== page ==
Ludwig Deutsch, <i>The Tribute</i> (1909). Courtesy of Sotheby's.

Ludwig Deutsch, The Tribute (1909). Courtesy of Sotheby’s.

Such a dramatic year shone a spotlight on the genre and prompted auction houses to rethink their strategy. Sotheby’s now hosts two Orientalist sales per year, instead of one annually. The annual total in 2020 (including a second part of the Najd collection sale) was £6.1 million ($7.8 million), and £6.3 million ($8.3 million) for 2021. And Bonhams launched a standalone Orientalist sale in 2020, which brought a total of £709,213 ($910,416). The total went up to £1.97 million ($2.6 million) in 2021.

Although these prices might seem like a drop from the 2019 peak, auction houses believe the market is experiencing a healthy development. “I disagree that the market has declined. It is more that the Najd sales in 2019-20 resulted in a once-in-a generation spike in the market on the account of the quality of this exceptional group,” Sotheby’s Piening said, emphasizing that the 2021 sales total was more than a 20 percent jump from 2018’s £5.2 million ($6.9 million) total.

But long before London jumped into the action, Orientalist works were already being sold at auctions in Doha and Dubai starting in the late to mid-2000s, alongside the museum boom in that region. Malaysia-based brothers, Syed Mokhtar Albukhary, chair of the Albukhary Foundation, and Syed Mohamed Albukhary, director of the Islamic Arts Museum Malaysia, have been actively supporting international exposure of art from this genre, including a significant sponsorship of the Islamic world gallery at the British Museum. And in 2019, French auction house Artcurial, which has been selling Orientalist paintings, opened a branch in Marrakech, Morocco.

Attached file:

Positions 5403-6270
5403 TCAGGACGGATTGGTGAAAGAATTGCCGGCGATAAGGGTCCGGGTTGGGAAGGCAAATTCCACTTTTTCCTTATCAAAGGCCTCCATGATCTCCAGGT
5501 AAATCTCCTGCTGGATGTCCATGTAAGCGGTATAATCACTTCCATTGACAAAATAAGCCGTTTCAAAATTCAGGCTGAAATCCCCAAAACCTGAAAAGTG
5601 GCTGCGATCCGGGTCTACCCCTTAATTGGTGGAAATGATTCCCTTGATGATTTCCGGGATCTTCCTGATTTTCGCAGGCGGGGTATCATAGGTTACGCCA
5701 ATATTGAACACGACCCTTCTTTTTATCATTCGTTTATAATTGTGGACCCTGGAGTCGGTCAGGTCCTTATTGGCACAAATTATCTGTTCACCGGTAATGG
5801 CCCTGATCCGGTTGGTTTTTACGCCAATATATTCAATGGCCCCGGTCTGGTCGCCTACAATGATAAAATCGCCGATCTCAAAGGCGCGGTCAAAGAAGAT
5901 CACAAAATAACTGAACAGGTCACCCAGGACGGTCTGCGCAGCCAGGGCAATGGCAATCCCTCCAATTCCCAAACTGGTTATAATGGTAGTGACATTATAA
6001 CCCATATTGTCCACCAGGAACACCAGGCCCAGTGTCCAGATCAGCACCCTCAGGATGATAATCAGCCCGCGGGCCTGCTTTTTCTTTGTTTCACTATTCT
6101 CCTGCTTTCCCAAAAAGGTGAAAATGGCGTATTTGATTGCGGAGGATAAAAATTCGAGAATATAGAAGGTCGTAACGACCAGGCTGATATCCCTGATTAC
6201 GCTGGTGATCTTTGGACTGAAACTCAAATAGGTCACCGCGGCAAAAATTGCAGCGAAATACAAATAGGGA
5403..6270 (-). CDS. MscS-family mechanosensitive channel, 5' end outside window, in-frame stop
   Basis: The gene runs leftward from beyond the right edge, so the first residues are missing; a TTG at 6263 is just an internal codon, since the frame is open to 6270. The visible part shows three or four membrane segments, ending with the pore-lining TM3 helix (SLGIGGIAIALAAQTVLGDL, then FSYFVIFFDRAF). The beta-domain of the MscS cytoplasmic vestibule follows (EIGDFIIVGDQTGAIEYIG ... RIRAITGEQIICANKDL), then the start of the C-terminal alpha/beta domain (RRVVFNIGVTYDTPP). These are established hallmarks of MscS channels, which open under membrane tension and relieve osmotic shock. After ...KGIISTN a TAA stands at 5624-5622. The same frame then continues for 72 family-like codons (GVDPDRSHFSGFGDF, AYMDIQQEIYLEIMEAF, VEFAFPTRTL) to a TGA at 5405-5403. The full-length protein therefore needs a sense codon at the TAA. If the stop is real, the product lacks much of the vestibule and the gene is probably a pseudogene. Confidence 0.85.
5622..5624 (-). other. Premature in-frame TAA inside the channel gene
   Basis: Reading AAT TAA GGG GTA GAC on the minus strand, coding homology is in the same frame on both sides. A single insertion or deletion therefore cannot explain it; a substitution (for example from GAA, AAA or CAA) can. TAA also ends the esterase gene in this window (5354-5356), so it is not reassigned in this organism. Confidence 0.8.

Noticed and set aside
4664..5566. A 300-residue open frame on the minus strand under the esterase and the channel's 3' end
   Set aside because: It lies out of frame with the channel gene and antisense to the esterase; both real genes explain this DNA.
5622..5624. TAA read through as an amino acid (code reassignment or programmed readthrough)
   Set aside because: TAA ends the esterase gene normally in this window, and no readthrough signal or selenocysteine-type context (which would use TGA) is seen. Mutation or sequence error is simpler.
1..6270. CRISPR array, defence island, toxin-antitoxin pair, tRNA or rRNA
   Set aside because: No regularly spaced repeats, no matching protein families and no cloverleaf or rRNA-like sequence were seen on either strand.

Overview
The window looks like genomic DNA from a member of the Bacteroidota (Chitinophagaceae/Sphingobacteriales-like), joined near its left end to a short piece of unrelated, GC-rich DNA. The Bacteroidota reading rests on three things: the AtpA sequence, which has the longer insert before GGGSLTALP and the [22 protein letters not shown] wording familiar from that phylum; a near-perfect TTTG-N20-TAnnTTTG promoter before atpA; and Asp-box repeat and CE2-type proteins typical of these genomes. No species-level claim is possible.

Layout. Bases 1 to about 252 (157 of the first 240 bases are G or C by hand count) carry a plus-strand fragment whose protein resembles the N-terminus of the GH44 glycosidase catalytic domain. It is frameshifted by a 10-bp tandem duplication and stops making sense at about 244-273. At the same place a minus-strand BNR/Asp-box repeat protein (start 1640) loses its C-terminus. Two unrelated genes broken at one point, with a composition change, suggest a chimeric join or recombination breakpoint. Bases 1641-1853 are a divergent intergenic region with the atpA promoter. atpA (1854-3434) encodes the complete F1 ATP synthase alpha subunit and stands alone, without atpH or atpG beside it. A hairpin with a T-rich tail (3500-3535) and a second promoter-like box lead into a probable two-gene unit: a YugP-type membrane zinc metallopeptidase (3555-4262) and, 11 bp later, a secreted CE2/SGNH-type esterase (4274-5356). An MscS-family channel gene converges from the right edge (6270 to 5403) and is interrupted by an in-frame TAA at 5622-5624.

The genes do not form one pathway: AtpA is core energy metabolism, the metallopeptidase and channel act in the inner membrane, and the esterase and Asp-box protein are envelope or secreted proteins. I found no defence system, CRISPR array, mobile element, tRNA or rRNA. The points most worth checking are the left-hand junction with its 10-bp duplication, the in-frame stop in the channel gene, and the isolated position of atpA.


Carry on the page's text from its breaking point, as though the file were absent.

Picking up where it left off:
“This is a very established market, buyers are looking for the best,” said Arne Everwijn, Christie’s European art senior specialist. “There is a lack of supply in this market; works tend to stay within collections for many decades [or] generations—most will never come back to the market.”

“Our collectors view Orientalist pictures as a window into their heritage in their 19th century—depictions of the day to day lives in the region at that time. These paintings—meant as a celebration in color and atmosphere by artists who immersed themselves in the culture—are a matter of pride to our collectors,” Everwijn noted.